If your company’s employees use mobile Apple computing devices, they should immediately update to the latest version of the company’s mobile operating system called iOS 9.3.1. Those who fail to perform the update will face a number of automated threats that could cause their mobile devices to become unresponsive or useless.

Apple Devices

These threats were first exposed in a YouTube video posted by cybersafety researcher Zach Straley. He found that mobile Apple devices can be “bricked” by setting iPad or iPhone dates back to January 1, 1970. Apple patched the problem, yet the mere fact that it exists proves that it is quite easy to automate attacks over networks. Such an attack could impact anyone who wanders into the vicinity of a hostile wireless network.

Cybersecurity researchers Matt Harrigan and Patrick Kelley exploited the “date bug” further. They found that Apple’s mobile products are engineered to automatically hop onto wireless networks that they recognize from past use. However, this connection is performed with a fairly weak authentication level. If a mobile device connects to a wireless network called “Airport” or “Hotspot”, it will likely automatically connect to other open networks that share the same name. WiFi networks are designed in such a manner to facilitate use as it doesn’t make sense to force repeat customers to re-type the same password repeatedly to access wireless networks.

The problem with the typical WiFi setup is that it creates an opportunity for hackers to wreak havoc. All a hacker has to do is open a network with a common name such as “City, “attwifi”, “Airport” or “Hotspot” in an area where plenty of people hop onto the web. The hacker can then amplify his malicious wireless signal to lure users into his trap. Harrigan and Kelley replicated such a scheme in their real-life tests to prove just how vulnerable our web-connected mobile devices really are. Their wireless networks actually forced mobile Apple devices to download date and time updates from an NTP time server. All they had to do was instruct mobile devices to reset their date and time to January 1, 1970 and these devices became paralyzed.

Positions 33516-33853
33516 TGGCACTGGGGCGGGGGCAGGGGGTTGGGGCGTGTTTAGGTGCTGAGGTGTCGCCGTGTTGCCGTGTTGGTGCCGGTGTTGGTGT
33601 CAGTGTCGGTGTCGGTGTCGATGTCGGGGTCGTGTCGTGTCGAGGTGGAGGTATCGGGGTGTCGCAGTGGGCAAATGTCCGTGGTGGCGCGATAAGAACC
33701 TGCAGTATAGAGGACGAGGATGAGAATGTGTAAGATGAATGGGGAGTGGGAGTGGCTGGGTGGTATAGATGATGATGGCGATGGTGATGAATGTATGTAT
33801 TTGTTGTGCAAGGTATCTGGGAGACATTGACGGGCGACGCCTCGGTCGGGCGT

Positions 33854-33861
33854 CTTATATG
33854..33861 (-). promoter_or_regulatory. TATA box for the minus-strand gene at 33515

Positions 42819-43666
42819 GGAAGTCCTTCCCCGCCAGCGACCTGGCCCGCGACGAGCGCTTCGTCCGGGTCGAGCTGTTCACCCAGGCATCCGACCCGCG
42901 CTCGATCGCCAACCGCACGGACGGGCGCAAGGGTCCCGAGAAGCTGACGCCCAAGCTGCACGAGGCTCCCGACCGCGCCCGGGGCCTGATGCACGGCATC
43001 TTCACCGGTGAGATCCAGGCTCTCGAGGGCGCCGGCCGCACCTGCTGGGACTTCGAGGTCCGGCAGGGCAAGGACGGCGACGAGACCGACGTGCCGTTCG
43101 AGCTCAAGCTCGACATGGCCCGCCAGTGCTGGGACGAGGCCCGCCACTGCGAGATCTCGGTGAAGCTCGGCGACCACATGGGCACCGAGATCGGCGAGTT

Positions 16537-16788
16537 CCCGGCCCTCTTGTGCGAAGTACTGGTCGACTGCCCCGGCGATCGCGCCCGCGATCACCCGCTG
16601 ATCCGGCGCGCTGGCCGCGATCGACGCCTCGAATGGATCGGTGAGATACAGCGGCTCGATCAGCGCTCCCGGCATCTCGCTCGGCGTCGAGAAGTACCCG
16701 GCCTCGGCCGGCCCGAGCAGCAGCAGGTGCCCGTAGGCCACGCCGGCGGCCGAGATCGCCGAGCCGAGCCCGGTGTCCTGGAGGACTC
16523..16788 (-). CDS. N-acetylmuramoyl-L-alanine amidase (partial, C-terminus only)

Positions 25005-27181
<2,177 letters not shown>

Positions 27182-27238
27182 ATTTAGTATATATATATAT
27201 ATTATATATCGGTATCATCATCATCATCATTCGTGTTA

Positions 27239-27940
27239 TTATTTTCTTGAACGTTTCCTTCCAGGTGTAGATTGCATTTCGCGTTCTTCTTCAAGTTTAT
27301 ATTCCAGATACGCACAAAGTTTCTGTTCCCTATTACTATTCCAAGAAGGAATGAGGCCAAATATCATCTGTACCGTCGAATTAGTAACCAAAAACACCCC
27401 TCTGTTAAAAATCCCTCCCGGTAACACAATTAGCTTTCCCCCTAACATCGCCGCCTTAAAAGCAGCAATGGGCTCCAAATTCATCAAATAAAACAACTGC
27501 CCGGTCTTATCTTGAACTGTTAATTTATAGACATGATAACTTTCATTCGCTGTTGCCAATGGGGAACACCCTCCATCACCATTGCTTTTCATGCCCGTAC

Why is it possible for such a malicious trap to be set? The vast majority of iPad applications are designed to make use of security certificates to encrypt data sent to and from a device. These encryption certificates ceased to function properly once the date and time of the mobile device was set to a year that predates the issuance of the certificate. According to Kelley and Harrigan, the result of such a date/time resetting is absolute chaos. Applications running on these mobile devices competed so vigorously for resources that they overwhelmed device processors. It only took a few minutes for an iPad to reach a temperature of 130 degrees Fahrenheit. The date and time then proceeded to count backwards until reaching 1965. Thankfully, Harrigan and Kelley worked with Apple to time the announcement of their findings to prevent malicious hackers from ruining mobile devices before Apple could release a patch.

If your organization uses Apple mobile devices running iOS 9.3.1 or earlier, you MUST be aware of this “autobrick” threat. A hacker with rather simple hardware such as a Raspberry Pi device along with some customized software will be able to “brick” mobile devices without this update. Any device affected by the issue should be restored to iOS 9.3 or later. Apple users should continue to update to the latest version of iOS to prevent such “autobrick” threats from popping up in the future.

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